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Differences in unmet healthcare needs between public and private primary care providers : A population-based study

Lindström, Christine LU ; Rosvall, Maria LU and Lindström, Martin LU (2018) In Scandinavian Journal of Public Health 46(4). p.488-494
Abstract

Aims: To investigate if any differences in unmet healthcare needs between persons registered at public and private primary care providers exist in Skåne (southernmost Sweden). Methods:The 2012 public health survey in Skåne was conducted with a postal questionnaire and included 28,029 respondents aged between 18 and 80 years. The study was cross-sectional. If the responder in the last three months had perceived oneself to be in need of medical care by a physician but did not seek it, this was used as a measure of unmet healthcare needs. Differences in unmet healthcare needs in relation to the primary care provider were investigated while adjusting for socioeconomic status and self-rated health in a logistic regression. Results:... (More)

Aims: To investigate if any differences in unmet healthcare needs between persons registered at public and private primary care providers exist in Skåne (southernmost Sweden). Methods:The 2012 public health survey in Skåne was conducted with a postal questionnaire and included 28,029 respondents aged between 18 and 80 years. The study was cross-sectional. If the responder in the last three months had perceived oneself to be in need of medical care by a physician but did not seek it, this was used as a measure of unmet healthcare needs. Differences in unmet healthcare needs in relation to the primary care provider were investigated while adjusting for socioeconomic status and self-rated health in a logistic regression. Results: Differences in unmet healthcare needs were small and non-significant when comparing public and private healthcare providers. Non-manual workers were to a somewhat higher extent using private providers while manual workers showed a reverse pattern. Unmet healthcare needs had decreased slightly since 2008, but so had the response rate. Conclusions: With the current primary care system, no significant differences in unmet healthcare needs seem to exist when comparing public and private providers. It is likely that the providers are similar in their organizational setup, accessibility and doctor-patient continuity. Still more studies need to be done, preferably in a way so that uncertainty about what type of primary care provider the respondent is listed at can be avoided and perhaps using a longer time interval for unmet needs so that more subjects could be included.

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author
organization
publishing date
type
Contribution to journal
publication status
published
subject
keywords
healthcare provider, primary care, self-rated health, socioeconomic status, Sweden, Unmet healthcare needs
in
Scandinavian Journal of Public Health
volume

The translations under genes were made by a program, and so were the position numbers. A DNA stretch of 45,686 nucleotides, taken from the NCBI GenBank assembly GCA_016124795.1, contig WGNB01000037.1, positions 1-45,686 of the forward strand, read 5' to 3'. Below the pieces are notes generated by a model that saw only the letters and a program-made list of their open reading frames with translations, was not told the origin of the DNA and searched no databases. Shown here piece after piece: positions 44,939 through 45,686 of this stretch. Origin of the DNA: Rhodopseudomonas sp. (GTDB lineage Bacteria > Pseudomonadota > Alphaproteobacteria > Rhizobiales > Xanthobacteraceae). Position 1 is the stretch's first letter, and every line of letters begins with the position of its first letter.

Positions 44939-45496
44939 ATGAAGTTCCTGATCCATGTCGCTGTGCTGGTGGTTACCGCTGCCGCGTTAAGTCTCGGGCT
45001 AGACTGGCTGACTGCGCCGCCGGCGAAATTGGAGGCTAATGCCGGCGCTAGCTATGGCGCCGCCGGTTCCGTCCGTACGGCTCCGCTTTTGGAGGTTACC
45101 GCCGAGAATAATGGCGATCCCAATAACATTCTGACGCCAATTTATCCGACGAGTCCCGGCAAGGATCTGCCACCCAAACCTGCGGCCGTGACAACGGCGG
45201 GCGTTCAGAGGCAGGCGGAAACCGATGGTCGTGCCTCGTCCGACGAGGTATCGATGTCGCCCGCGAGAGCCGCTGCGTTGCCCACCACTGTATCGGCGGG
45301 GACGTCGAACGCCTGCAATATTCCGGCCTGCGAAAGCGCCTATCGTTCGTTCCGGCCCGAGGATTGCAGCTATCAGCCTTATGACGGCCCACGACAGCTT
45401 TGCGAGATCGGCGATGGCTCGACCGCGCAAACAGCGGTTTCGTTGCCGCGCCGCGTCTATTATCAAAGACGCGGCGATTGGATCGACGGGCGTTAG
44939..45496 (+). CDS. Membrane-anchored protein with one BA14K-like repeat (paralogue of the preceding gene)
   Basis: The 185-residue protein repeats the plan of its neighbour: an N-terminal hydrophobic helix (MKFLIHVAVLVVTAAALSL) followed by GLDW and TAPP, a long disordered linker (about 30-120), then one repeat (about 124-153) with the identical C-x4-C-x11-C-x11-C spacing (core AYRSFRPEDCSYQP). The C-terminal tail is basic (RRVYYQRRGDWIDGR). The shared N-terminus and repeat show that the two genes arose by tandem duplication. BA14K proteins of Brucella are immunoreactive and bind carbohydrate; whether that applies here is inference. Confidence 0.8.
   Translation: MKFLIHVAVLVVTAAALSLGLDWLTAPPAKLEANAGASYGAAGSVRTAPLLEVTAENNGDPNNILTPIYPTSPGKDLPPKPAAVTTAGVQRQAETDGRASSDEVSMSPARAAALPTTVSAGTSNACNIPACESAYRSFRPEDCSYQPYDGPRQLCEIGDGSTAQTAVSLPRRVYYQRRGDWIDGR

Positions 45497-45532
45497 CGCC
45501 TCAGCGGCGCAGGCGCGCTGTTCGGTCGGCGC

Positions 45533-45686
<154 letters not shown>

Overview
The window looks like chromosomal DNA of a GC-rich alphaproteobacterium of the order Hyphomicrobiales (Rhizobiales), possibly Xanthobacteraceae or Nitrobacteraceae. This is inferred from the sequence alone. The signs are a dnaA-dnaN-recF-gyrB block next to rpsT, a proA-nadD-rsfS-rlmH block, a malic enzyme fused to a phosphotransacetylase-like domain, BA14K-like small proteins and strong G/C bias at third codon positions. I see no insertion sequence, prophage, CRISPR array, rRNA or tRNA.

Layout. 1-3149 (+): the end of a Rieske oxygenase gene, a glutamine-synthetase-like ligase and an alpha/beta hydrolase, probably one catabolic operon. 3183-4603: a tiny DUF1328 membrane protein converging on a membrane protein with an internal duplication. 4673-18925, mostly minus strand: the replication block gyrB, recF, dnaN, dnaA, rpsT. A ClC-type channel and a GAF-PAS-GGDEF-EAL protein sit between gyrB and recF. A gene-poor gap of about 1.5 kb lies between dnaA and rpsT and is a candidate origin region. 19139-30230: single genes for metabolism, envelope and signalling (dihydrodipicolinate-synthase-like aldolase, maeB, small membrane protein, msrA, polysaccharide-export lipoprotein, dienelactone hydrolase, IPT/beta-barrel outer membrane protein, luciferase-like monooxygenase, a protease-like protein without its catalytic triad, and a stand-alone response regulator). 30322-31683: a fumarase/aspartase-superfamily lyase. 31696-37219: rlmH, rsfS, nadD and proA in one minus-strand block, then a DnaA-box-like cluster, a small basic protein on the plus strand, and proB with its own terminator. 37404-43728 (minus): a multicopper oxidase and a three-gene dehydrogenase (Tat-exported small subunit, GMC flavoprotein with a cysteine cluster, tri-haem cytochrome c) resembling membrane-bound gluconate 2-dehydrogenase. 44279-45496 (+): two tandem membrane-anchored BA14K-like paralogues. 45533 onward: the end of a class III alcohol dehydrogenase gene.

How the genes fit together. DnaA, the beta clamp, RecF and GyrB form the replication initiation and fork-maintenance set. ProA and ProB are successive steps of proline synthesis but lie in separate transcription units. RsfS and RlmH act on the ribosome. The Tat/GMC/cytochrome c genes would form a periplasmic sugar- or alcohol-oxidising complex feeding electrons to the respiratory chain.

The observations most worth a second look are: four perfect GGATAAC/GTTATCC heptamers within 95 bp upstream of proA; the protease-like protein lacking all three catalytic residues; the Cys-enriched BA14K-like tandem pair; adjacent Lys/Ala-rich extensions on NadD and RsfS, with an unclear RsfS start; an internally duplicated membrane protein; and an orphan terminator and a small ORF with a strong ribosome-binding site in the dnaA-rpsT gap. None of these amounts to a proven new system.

46
issue
4
pages
488 - 494
publisher
Taylor & Francis
external identifiers
  • scopus:85044384236
ISSN
1403-4948
DOI
10.1177/1403494818762983
language
English
LU publication?
yes
id
7122c2a0-e7d3-43e7-a52f-6682d77e1101
date added to LUP
2018-04-06 08:07:58
date last changed
2019-02-20 11:12:56
@article{7122c2a0-e7d3-43e7-a52f-6682d77e1101,
  abstract     = {<p>Aims: To investigate if any differences in unmet healthcare needs between persons registered at public and private primary care providers exist in Skåne (southernmost Sweden). Methods:The 2012 public health survey in Skåne was conducted with a postal questionnaire and included 28,029 respondents aged between 18 and 80 years. The study was cross-sectional. If the responder in the last three months had perceived oneself to be in need of medical care by a physician but did not seek it, this was used as a measure of unmet healthcare needs. Differences in unmet healthcare needs in relation to the primary care provider were investigated while adjusting for socioeconomic status and self-rated health in a logistic regression. Results: Differences in unmet healthcare needs were small and non-significant when comparing public and private healthcare providers. Non-manual workers were to a somewhat higher extent using private providers while manual workers showed a reverse pattern. Unmet healthcare needs had decreased slightly since 2008, but so had the response rate. Conclusions: With the current primary care system, no significant differences in unmet healthcare needs seem to exist when comparing public and private providers. It is likely that the providers are similar in their organizational setup, accessibility and doctor-patient continuity. Still more studies need to be done, preferably in a way so that uncertainty about what type of primary care provider the respondent is listed at can be avoided and perhaps using a longer time interval for unmet needs so that more subjects could be included.</p>},
  author       = {Lindström, Christine and Rosvall, Maria and Lindström, Martin},
  issn         = {1403-4948},
  keyword      = {healthcare provider,primary care,self-rated health,socioeconomic status,Sweden,Unmet healthcare needs},
  language     = {eng},
  number       = {4},
  pages        = {488--494},
  publisher    = {Taylor & Francis},
  series       = {Scandinavian Journal of Public Health},
  title        = {Differences in unmet healthcare needs between public and private primary care providers : A population-based study},
  url          = {http://dx.doi.org/10.1177/1403494818762983},
  volume       = {46},
  year         = {2018},
}